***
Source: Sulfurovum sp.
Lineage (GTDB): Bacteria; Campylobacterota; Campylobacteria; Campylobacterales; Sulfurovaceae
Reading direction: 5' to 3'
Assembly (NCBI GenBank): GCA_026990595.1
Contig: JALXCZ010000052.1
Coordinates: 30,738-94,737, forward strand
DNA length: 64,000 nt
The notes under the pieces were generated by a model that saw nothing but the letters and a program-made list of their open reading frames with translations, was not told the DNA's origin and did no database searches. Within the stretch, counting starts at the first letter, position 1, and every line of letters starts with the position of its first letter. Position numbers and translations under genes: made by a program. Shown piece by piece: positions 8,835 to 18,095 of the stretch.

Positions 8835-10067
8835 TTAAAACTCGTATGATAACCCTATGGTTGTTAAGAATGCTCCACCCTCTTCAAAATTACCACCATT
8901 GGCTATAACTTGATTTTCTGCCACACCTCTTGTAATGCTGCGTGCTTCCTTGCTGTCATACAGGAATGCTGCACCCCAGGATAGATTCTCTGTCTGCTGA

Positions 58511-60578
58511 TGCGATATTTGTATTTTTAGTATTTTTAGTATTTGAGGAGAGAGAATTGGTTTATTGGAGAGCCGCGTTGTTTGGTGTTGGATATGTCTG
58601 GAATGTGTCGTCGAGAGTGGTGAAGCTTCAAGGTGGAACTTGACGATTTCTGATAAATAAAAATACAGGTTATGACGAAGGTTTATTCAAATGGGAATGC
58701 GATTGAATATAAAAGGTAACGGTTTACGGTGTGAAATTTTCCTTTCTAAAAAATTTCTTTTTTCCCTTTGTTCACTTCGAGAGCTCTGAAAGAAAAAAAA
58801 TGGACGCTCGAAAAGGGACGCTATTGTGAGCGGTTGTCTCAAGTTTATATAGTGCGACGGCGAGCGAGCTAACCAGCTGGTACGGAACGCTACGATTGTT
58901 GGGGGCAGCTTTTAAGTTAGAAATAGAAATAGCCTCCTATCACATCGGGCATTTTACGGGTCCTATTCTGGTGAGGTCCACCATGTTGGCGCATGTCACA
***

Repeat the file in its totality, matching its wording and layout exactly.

Source: Sulfurovum sp.
Lineage (GTDB): Bacteria; Campylobacterota; Campylobacteria; Campylobacterales; Sulfurovaceae
Reading direction: 5' to 3'
Assembly (NCBI GenBank): GCA_026990595.1
Contig: JALXCZ010000052.1
Coordinates: 30,738-94,737, forward strand
DNA length: 64,000 nt
The notes under the pieces were generated by a model that saw nothing but the letters and a program-made list of their open reading frames with translations, was not told the DNA's origin and did no database searches. Within the stretch, counting starts at the first letter, position 1, and every line of letters starts with the position of its first letter. Position numbers and translations under genes: made by a program. Shown piece by piece: positions 8,835 to 18,095 of the stretch.

Positions 8835-10067
8835 TTAAAACTCGTATGATAACCCTATGGTTGTTAAGAATGCTCCACCCTCTTCAAAATTACCACCATT
8901 GGCTATAACTTGATTTTCTGCCACACCTCTTGTAATGCTGCGTGCTTCCTTGCTGTCATACAGGAATGCTGCACCCCAGGATAGATTCTCTGTCTGCTGA

Positions 58511-60578
58511 TGCGATATTTGTATTTTTAGTATTTTTAGTATTTGAGGAGAGAGAATTGGTTTATTGGAGAGCCGCGTTGTTTGGTGTTGGATATGTCTG
58601 GAATGTGTCGTCGAGAGTGGTGAAGCTTCAAGGTGGAACTTGACGATTTCTGATAAATAAAAATACAGGTTATGACGAAGGTTTATTCAAATGGGAATGC
58701 GATTGAATATAAAAGGTAACGGTTTACGGTGTGAAATTTTCCTTTCTAAAAAATTTCTTTTTTCCCTTTGTTCACTTCGAGAGCTCTGAAAGAAAAAAAA
58801 TGGACGCTCGAAAAGGGACGCTATTGTGAGCGGTTGTCTCAAGTTTATATAGTGCGACGGCGAGCGAGCTAACCAGCTGGTACGGAACGCTACGATTGTT
58901 GGGGGCAGCTTTTAAGTTAGAAATAGAAATAGCCTCCTATCACATCGGGCATTTTACGGGTCCTATTCTGGTGAGGTCCACCATGTTGGCGCATGTCACA